historicly
Morocco: Islam, Pirates and Science with Elijah Fanon

historicly

Play Episode Listen Later Jan 15, 2023 75:03


Today, anthropology scholar Elijah Fanon joins us to discuss the rich history of Morocco. A very special episode where we go through over 3000 years of history of a beautiful country. Show Notes0:01:11 - The Geography of Morocco0:02:00 - First Recorded Human life - 300,000 years ago.0:04:11 - Mitochondrial Eve 0:04:38 - First Sign of Civilization in Morocco0:05:21 - Amazigh Kingdom of Mauretania - During the Roman Times0:07:15 - When did Islam Come to Morocco?0:10:31 - Ibn Khaldoun0:16:00 - The Fall of the Umayyad Empire0:17:59:00 - Almoravid Empire0:20:20- The Red City of Morocco0:23:48 - Almohad Caliphate: The first non-Arab Caliphate0:26:10 - The Islamic Golden Age0:26:29 - The First University - Fatima Al Fihri0:28:15 - The Koran and the Scientific Method0:29:00 - The Alaween Dynasty in Morocco and how they kept power for over 500+ years0:32:00 - The Ottoman Empire 0:34:10 - Sayyida al-Hurra - The Female Pirate of North Africa0:36:10 - Esha approve of Robbing of Colonizers. 0:36:53 - Pirates and the Slavetrade0:38:46 - The First Friendship Treaty with the USA0:41:49 - World War 1 and Morocco0:46:17 - Rebellion in Fez0:47:10 - Rif and the Independence Movement0:48:11 - The Istiqlal Party0:50:56 - From Black to Gray0:55:23 - How the King of Morocco Protected all the Jews During Vichy France0:57:42 - The Birth of the Marxist Leninist Movement in Morocco1:00:10 - Operation Gladio (Morocco Edition)1:06:27 - The Arab Spring in Morocco1:07:04 -Belt and Road Initiative and China in Morocco1:10:54 - Western SaharaOther AnnouncementsJoin our weekly callin today at 12:30 PM Eastern TimeLit with Lenin at 12:00 Pm Eastern on Monday, Jan 16 Get full access to Historic.ly at www.historicly.net/subscribe

The Documentary Podcast
Understanding how Syria's peaceful uprising became a civil war

The Documentary Podcast

Play Episode Listen Later Jan 14, 2023 18:41


Inspired by the Arab Spring, peaceful protests began in Syria in early 2011. However, a complex civil war followed which has lasted over a decade and involved many other countries. Lina Sinjab, a BBC Middle East correspondent, explains how the conflict in her native country began. From the arrest and torture of protesting teenagers in Daraa to the rise of the Islamic State (IS), the last 12 years have devastated the country and inflicted immense suffering on the Syrian people. Is there an end to war in sight?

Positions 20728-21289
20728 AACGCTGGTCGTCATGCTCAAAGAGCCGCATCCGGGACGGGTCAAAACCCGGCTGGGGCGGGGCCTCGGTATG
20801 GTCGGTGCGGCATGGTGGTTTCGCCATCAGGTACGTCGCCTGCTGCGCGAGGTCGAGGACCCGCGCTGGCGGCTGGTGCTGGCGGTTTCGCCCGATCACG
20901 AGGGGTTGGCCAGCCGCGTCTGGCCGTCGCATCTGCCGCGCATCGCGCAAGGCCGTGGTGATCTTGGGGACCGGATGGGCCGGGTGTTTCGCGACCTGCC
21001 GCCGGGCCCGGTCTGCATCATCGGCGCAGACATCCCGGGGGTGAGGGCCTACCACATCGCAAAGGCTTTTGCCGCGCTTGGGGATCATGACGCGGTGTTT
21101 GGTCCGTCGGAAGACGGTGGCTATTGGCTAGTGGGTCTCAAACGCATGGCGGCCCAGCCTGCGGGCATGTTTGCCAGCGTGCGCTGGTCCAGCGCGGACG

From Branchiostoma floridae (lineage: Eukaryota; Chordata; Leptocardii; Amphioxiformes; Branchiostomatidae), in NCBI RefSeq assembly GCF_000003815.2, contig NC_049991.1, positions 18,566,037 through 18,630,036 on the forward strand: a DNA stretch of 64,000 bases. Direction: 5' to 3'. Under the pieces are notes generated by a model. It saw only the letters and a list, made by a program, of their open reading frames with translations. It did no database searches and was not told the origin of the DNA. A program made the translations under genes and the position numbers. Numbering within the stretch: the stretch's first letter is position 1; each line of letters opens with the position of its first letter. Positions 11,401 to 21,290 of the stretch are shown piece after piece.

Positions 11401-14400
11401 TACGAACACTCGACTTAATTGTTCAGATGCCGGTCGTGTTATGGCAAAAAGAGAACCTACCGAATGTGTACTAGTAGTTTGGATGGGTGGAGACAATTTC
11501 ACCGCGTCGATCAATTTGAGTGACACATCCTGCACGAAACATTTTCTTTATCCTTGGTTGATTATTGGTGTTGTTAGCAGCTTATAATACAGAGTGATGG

Bitcoin & Co.
How Bitcoin Solves Financial Apartheid with Ray Youssef

Bitcoin & Co.

Play Episode Listen Later Jan 12, 2023 54:12


I'm joined by Ray Youssef, the CEO of Paxful, the peer-to-peer exchange which recently removed Ethereum from their platform and he is the co-founder of Built with Bitcoin. This interview took place at the first African Bitcoin only conference in Ghana at the beginning of December 2022. As Mark Maraia writes in an article about Youssef in the Bitcoin Magazine: “Youssef is the only person you will ever meet who went into New Orleans shortly after Hurricane Katrina struck and who flew into Egypt on an empty plane while the Arab Spring was becoming very dangerous and who went into Africa eight years ago to better understand how the people from that continent might use Bitcoin as a solution to their economic problems.” Ray was a guest on my show already in May 2020, listen in to hear his adventurous story at Paxful has been doing a lot of educational work in several African countries. The Built with Bitcoin Foundation is a humanitarian organization devoted to creating equitable opportunity by providing clean water, access to quality education, sustainable farming, and humanitarian support—all powered by Bitcoin and cryptocurrencies. Today we're talking about building local communities, how to foster sustainable education, how the lives of people have been changed to the better and about the role Bitcoin is playing. The Anita Posch Show is hosted on BTC Podcasting, a Bitcoin for Fairness project, where you can host your podcast for free and at the same time earn bitcoin. Prior solutions required that the host is running their own Lightning node, which is no easy task. At BTC Podcasting we're working together with Alby to make earning bitcoin accessible for anyone. On top of that the open-source platform enables hosts like me to add chapters and images to the episodes. If you use a podcast app like Breez.technology you can see the associated images and links and send some sats to me. Join my newsletter list to receive weekly Bitcoin content - it's free: https://anita.link/weekly